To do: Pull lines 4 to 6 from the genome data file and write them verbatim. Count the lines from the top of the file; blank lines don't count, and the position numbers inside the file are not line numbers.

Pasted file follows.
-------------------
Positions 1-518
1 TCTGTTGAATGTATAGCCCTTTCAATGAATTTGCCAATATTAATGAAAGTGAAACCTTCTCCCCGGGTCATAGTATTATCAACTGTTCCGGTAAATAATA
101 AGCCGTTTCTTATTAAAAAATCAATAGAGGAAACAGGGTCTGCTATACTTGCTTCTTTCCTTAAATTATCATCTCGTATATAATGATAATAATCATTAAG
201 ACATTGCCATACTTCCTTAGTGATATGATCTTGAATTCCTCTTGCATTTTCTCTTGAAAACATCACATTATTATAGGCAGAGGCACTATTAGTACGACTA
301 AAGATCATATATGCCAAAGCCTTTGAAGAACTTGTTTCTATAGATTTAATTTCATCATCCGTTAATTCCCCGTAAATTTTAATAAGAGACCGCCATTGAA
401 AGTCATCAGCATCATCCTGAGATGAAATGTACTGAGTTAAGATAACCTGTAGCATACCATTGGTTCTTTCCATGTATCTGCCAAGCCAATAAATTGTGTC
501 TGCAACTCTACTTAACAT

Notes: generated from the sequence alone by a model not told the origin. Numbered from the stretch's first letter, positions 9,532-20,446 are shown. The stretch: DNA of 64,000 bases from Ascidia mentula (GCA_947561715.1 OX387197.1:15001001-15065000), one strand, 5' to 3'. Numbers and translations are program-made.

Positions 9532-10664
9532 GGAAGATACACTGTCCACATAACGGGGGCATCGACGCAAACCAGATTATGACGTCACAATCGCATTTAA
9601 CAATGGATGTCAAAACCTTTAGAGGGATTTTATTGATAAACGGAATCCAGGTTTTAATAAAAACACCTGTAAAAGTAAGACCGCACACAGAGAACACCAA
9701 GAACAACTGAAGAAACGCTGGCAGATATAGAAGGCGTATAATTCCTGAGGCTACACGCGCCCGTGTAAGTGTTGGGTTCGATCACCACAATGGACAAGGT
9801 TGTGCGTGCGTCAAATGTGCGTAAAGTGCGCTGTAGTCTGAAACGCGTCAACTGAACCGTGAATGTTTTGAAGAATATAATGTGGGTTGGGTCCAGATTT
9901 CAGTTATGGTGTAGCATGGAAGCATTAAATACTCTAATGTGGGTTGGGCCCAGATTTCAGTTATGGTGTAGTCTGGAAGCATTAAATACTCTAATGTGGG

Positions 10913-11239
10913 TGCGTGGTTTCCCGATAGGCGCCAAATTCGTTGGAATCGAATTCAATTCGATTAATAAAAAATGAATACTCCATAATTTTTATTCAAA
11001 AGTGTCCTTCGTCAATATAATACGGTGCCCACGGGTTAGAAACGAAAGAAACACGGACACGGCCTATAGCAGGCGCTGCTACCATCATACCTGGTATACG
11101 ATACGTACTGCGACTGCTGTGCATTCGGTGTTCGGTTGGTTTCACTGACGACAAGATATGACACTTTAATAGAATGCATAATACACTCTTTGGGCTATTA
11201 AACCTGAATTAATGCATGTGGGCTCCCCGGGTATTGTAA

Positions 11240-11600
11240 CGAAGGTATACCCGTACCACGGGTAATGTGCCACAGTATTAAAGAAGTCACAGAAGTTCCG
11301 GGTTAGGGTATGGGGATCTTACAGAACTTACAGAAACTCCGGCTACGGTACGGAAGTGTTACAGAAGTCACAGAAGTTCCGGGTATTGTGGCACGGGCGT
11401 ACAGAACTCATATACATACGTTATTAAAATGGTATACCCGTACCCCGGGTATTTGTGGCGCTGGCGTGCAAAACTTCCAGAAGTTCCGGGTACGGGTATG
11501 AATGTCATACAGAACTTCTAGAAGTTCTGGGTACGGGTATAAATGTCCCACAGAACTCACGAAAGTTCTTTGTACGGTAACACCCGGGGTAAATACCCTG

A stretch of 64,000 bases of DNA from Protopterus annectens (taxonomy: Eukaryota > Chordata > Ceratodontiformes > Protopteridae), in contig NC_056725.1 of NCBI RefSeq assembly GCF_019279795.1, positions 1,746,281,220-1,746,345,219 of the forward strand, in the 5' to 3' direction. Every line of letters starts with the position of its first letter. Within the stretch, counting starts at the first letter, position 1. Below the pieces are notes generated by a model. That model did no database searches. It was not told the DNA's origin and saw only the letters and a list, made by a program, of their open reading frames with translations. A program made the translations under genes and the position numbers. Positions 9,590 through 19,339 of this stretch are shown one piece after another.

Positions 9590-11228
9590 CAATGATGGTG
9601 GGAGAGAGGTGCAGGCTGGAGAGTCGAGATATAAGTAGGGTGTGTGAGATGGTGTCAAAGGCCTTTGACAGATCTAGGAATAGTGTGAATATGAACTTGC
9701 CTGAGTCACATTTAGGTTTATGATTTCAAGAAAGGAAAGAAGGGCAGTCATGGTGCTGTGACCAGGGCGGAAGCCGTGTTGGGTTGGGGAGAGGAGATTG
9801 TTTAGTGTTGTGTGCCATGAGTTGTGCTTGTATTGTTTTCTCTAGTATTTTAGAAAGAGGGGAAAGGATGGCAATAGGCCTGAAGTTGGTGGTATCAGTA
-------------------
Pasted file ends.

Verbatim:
201 ACATTGCCATACTTCCTTAGTGATATGATCTTGAATTCCTCTTGCATTTTCTCTTGAAAACATCACATTATTATAGGCAGAGGCACTATTAGTACGACTA
301 AAGATCATATATGCCAAAGCCTTTGAAGAACTTGTTTCTATAGATTTAATTTCATCATCCGTTAATTCCCCGTAAATTTTAATAAGAGACCGCCATTGAA
401 AGTCATCAGCATCATCCTGAGATGAAATGTACTGAGTTAAGATAACCTGTAGCATACCATTGGTTCTTTCCATGTATCTGCCAAGCCAATAAATTGTGTC